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Additional Judges yet to be made permanent

By A. Subramani

CHENNAI, MARCH 31. Eight Additional Judges of the Madras High Court, who are completing their two-year Additional Judgeship term on April 3, are yet to get the Presidential Warrant of Appointment as permanent judges.

Sources told The Hindu that the Supreme Court had informed them that their tenure as Additional Judges had been extended by four more months. Consequently, the High Court is awaiting a warrant extending their Additional Judgeship, and not an appointment to the permanent vacancies.

Whether it is a warrant for permanent vacancies or mere extension of probation, each of the eight Additional Judges needs to be sworn in at the end of the initial two years.

Extension

Assuming that the warrant for permanent vacancy would come a few months later, the eight Judges will be the first ones to be sworn in thrice during their tenure.

In September 2004, the then Chief Justice of the Madras High Court, Justice B. Subhashan Reddy, had forwarded the list of eight Additional Judges to the Centre.

The Union Ministry of Law and Justice is said to have despatched the list to the Supreme Court in the second week of March.

Depleting strength

The sanctioned strength of Judges in the Madras High Court is 42, of which 32 are permanent vacancies and 10 are additional vacancies.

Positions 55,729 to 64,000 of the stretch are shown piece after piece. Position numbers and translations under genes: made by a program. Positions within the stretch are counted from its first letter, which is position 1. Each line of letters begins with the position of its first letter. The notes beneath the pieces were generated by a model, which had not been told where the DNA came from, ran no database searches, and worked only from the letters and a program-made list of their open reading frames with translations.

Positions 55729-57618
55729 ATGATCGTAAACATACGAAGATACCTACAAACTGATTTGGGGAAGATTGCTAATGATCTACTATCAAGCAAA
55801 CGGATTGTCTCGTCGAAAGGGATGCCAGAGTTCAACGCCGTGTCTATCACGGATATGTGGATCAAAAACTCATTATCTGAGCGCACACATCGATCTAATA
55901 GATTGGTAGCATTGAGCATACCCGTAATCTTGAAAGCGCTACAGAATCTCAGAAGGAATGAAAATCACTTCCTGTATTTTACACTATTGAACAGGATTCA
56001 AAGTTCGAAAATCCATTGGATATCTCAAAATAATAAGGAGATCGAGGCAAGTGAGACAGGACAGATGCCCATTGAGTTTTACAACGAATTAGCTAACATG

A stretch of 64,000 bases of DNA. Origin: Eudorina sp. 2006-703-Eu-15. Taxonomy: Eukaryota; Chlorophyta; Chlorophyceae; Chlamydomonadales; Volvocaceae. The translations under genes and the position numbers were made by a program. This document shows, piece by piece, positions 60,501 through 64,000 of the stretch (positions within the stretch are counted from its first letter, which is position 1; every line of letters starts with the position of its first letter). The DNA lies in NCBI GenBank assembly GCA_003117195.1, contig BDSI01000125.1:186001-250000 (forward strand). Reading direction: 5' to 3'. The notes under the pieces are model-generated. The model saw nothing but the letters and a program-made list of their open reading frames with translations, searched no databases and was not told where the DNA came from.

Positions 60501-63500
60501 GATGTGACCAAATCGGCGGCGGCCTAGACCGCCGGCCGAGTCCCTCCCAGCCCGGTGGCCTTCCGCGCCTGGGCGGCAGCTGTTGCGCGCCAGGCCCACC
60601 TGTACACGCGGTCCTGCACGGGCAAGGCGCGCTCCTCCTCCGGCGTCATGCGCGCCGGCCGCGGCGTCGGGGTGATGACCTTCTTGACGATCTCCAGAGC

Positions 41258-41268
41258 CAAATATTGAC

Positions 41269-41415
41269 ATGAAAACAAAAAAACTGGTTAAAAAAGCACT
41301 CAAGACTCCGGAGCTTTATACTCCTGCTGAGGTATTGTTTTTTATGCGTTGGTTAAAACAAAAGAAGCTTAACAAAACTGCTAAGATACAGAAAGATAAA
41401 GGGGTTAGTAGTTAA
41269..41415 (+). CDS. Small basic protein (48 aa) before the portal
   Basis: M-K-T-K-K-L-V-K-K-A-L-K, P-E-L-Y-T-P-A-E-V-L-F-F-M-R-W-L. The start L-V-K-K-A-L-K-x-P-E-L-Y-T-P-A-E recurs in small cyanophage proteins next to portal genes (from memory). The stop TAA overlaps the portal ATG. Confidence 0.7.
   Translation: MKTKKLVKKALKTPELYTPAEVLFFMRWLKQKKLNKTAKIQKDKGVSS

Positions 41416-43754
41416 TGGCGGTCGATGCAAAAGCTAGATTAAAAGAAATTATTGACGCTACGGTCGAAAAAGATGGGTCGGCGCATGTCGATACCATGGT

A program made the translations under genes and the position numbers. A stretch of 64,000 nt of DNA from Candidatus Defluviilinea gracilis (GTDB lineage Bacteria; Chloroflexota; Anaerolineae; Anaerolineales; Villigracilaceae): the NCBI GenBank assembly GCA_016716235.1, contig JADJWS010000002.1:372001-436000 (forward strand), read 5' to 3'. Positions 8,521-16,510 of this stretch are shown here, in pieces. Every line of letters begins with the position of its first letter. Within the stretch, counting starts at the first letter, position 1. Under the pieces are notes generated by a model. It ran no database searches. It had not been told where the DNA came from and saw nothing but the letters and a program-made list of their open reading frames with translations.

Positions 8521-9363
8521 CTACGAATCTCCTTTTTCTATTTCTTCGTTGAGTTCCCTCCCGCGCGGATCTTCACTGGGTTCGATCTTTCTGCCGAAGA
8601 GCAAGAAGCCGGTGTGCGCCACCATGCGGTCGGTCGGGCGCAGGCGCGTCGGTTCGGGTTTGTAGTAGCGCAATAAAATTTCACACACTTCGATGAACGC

The available strength is only 25. The number is set to come down further as Justice N.V. Balasubramanian is scheduled to attain superannuation on April 7. Justice N. Dhinakar, the senior most judge of the Madras High Court as on date, is to be elevated as Chief Justice shortly.

In these circumstances, any delay in filling the permanent vacancies and the consequent delay in appointing new judges to the additional vacancies is the last thing the overburdened High Court wants.

Names recommended

Already, for the available 17-18 vacancies, more than 30 names, comprising subordinate judicial officers and advocates, have been recommended.

Unless the incumbent additional judges are made permanent, no new appointments are possible for the simple reason that only one additional post is vacant. [Justice N. Kannadasan occupies the ninth additional vacancy.]

With the Madurai Bench of the court requiring the presence of at least five Judges, there are not sufficient Judges to handle civil matters and second appeal matters in the principal seat of the Madras High Court.

Many Benches are burdened with cases belonging to different portfolios, delaying disposals.

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